One of the many things I enjoy eating in Hawaii is poke. It’s a raw fish dish, that generally combines fresh yellowfin tuna, also known as ahi, with local ingredients like seaweed, Hawaiian salt and kukui nuts. There are seemingly infinite varieties, with ingredients such as green onions, sesame seeds, mayonnaise, tobiko, wasabi, sriracha, etc. In Hawaii you can find it at delis but also in supermarkets where there is often a poke bar in the seafood department.
Well, guess what just arrived at Costco in San Francisco? A poke bar! It features fresh wild ahi from different regions of the world including the Philippines and Sri Lanka and marinades flown in directly from Hawaii. It’s all prepared fresh at the store and sold only on Fridays, Saturdays and Sundays. Prices range from $15.99 to $17.99 per pound.
Varieties include ahi shoyu poke, ahi wasabi poke, and ahi spicy poke. They also had two cooked shrimp styles of poke. I tried the ahi limu poke which had onions, ogo (Hawaiian seaweed) Hawaiian salt, kukui nut, sesame seed and sesame oil. The limu was my favorite, it was very fresh and had a particularly nice balance of flavors and brightness. It's cool and savory, but has an intensity from the dense fish and slightly nutty and spicy flavors.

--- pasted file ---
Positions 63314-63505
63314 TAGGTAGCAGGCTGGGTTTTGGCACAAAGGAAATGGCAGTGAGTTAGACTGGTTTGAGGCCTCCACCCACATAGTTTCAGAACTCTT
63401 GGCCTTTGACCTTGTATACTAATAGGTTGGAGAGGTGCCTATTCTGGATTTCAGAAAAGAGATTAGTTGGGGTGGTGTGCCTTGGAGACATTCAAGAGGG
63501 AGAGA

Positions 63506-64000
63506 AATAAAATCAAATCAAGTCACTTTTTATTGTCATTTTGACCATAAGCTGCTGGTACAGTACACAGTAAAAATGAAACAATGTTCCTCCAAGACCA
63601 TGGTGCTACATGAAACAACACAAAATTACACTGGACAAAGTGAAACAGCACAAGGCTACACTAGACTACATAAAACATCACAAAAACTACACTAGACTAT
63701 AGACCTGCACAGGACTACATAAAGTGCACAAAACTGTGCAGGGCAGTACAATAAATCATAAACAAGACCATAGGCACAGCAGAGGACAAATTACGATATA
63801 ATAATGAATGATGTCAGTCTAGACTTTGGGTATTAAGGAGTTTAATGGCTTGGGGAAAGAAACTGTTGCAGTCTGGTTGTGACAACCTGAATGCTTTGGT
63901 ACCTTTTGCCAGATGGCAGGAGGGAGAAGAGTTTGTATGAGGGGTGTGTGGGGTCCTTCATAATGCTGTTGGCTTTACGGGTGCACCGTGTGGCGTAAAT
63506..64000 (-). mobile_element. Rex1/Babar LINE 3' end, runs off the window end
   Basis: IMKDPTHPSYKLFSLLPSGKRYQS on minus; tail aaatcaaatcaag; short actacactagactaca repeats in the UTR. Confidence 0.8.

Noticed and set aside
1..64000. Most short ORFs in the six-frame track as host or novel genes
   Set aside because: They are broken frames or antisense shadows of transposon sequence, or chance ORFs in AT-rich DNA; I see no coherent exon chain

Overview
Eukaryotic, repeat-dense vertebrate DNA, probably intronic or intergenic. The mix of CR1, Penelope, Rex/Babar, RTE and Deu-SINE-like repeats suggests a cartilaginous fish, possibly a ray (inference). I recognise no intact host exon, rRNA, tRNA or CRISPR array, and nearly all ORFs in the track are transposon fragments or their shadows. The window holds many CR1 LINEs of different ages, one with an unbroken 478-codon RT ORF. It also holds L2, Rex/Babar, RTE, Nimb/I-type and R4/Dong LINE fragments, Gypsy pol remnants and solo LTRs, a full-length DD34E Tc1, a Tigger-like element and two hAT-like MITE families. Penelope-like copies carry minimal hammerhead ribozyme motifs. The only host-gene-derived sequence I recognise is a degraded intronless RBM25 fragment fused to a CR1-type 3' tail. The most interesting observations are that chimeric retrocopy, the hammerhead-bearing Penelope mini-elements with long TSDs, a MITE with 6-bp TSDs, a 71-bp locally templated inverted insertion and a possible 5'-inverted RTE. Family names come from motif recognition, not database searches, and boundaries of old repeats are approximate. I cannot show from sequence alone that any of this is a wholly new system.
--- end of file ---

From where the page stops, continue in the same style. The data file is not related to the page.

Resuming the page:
I also tried the ahi wasabi poke with wasabi, tobiko, green onion, kukui nut, hawaiian salt and sesame seeds. It was good but really spicy! You definitely want to try this one with a beer.
The poke tasted just like what I’ve had in Hawaii. It’s those local Hawaiian ingredients that really make this dish so special, and something that’s hard to make on the mainland. In Hawaii it's served as a snack or appetizer and is popular with rice. With all due respect to the Costco food court, it sure beats pizza or hot dogs!
According to the blog Chomping Board, the weekend poke bar is also available at the Redwood City, Concord and Almaden locations.
I know this isn't "local" but sometimes you just need a little Hawaii fix. I wish I could tell you if the fish was sustainable, but I really don’t know. Several years ago Costco stopped selling 12 of the most “at risk” fish such as Atlantic cod and halibut, Chilean sea bass, swordfish and bluefin tuna, but I don’t know much about their ahi sourcing other than what I was told by someone in the Costco meat department.